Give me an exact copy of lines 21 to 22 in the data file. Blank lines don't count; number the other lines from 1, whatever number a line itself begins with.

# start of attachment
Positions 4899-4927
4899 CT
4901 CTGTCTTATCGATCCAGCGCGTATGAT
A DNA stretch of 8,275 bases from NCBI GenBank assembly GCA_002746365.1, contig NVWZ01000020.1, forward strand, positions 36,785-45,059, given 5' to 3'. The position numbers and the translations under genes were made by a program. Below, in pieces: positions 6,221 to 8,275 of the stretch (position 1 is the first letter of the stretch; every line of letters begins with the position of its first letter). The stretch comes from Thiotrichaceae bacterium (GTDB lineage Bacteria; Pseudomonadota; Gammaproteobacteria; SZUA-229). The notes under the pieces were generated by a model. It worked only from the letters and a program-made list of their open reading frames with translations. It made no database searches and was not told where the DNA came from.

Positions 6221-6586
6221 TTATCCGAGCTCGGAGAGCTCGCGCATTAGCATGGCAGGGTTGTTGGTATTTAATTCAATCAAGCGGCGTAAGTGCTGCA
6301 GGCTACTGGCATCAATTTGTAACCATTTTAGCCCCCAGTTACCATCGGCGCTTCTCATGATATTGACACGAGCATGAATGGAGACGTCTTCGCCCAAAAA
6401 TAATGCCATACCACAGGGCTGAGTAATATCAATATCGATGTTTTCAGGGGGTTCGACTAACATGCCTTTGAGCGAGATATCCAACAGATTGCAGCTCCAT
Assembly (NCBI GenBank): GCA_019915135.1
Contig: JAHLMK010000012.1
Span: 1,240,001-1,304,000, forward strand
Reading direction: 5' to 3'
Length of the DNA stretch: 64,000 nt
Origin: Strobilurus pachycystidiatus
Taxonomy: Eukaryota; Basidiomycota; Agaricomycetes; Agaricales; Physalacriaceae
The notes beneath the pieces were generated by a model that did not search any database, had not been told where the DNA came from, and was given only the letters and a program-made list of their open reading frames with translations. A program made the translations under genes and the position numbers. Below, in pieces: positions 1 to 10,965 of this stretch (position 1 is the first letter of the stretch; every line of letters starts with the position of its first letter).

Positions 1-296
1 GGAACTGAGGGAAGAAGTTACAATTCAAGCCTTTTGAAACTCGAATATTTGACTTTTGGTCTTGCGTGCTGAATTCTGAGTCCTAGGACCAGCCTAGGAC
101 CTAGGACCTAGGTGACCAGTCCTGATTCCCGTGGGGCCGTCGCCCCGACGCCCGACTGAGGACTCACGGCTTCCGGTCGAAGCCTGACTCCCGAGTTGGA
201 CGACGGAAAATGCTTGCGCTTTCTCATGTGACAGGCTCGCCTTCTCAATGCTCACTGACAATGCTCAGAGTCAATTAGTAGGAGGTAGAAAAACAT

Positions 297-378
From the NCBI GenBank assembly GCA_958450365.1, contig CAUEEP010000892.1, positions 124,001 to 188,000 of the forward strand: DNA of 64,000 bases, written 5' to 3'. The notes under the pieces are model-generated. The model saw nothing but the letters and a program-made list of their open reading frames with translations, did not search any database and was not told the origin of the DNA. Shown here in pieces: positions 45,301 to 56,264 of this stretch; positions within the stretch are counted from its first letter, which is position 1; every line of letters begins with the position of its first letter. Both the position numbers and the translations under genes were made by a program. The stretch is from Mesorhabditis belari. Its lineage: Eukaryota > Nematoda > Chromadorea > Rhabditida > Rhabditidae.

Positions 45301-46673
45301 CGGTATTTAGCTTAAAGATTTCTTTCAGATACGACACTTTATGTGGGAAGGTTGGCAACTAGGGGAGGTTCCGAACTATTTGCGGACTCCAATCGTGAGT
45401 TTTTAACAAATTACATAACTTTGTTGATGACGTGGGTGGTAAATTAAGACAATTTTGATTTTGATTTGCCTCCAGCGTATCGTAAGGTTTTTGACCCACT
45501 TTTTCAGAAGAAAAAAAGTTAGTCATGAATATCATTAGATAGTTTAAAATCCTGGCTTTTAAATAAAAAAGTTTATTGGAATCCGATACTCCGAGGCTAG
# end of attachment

Positions 297-378
From the NCBI GenBank assembly GCA_958450365.1, contig CAUEEP010000892.1, positions 124,001 to 188,000 of the forward strand: DNA of 64,000 bases, written 5' to 3'. The notes under the pieces are model-generated. The model saw nothing but the letters and a program-made list of their open reading frames with translations, did not search any database and was not told the origin of the DNA. Shown here in pieces: positions 45,301 to 56,264 of this stretch; positions within the stretch are counted from its first letter, which is position 1; every line of letters begins with the position of its first letter. Both the position numbers and the translations under genes were made by a program. The stretch is from Mesorhabditis belari. Its lineage: Eukaryota > Nematoda > Chromadorea > Rhabditida > Rhabditidae.